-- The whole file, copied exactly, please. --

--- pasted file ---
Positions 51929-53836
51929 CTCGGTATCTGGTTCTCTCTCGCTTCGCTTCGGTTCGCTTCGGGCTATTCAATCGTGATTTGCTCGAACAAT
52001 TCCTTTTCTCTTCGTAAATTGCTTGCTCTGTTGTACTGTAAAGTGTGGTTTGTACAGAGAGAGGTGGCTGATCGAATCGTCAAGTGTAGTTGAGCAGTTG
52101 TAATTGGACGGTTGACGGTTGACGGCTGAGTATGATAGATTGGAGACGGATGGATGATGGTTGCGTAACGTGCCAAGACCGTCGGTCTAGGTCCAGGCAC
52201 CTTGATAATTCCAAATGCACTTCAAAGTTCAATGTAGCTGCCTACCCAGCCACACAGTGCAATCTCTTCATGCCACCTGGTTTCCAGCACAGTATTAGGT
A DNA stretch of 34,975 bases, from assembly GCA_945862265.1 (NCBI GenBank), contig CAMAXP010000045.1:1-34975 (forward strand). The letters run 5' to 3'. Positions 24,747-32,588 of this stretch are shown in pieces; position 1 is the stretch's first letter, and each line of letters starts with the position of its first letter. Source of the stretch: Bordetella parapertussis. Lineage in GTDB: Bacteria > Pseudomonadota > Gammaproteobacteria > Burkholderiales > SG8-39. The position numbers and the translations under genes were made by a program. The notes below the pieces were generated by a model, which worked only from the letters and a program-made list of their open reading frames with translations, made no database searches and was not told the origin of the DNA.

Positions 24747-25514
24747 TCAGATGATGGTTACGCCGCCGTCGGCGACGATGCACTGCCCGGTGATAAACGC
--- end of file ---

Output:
Positions 51929-53836
51929 CTCGGTATCTGGTTCTCTCTCGCTTCGCTTCGGTTCGCTTCGGGCTATTCAATCGTGATTTGCTCGAACAAT
52001 TCCTTTTCTCTTCGTAAATTGCTTGCTCTGTTGTACTGTAAAGTGTGGTTTGTACAGAGAGAGGTGGCTGATCGAATCGTCAAGTGTAGTTGAGCAGTTG
52101 TAATTGGACGGTTGACGGTTGACGGCTGAGTATGATAGATTGGAGACGGATGGATGATGGTTGCGTAACGTGCCAAGACCGTCGGTCTAGGTCCAGGCAC
52201 CTTGATAATTCCAAATGCACTTCAAAGTTCAATGTAGCTGCCTACCCAGCCACACAGTGCAATCTCTTCATGCCACCTGGTTTCCAGCACAGTATTAGGT
A DNA stretch of 34,975 bases, from assembly GCA_945862265.1 (NCBI GenBank), contig CAMAXP010000045.1:1-34975 (forward strand). The letters run 5' to 3'. Positions 24,747-32,588 of this stretch are shown in pieces; position 1 is the stretch's first letter, and each line of letters starts with the position of its first letter. Source of the stretch: Bordetella parapertussis. Lineage in GTDB: Bacteria > Pseudomonadota > Gammaproteobacteria > Burkholderiales > SG8-39. The position numbers and the translations under genes were made by a program. The notes below the pieces were generated by a model, which worked only from the letters and a program-made list of their open reading frames with translations, made no database searches and was not told the origin of the DNA.

Positions 24747-25514
24747 TCAGATGATGGTTACGCCGCCGTCGGCGACGATGCACTGCCCGGTGATAAACGC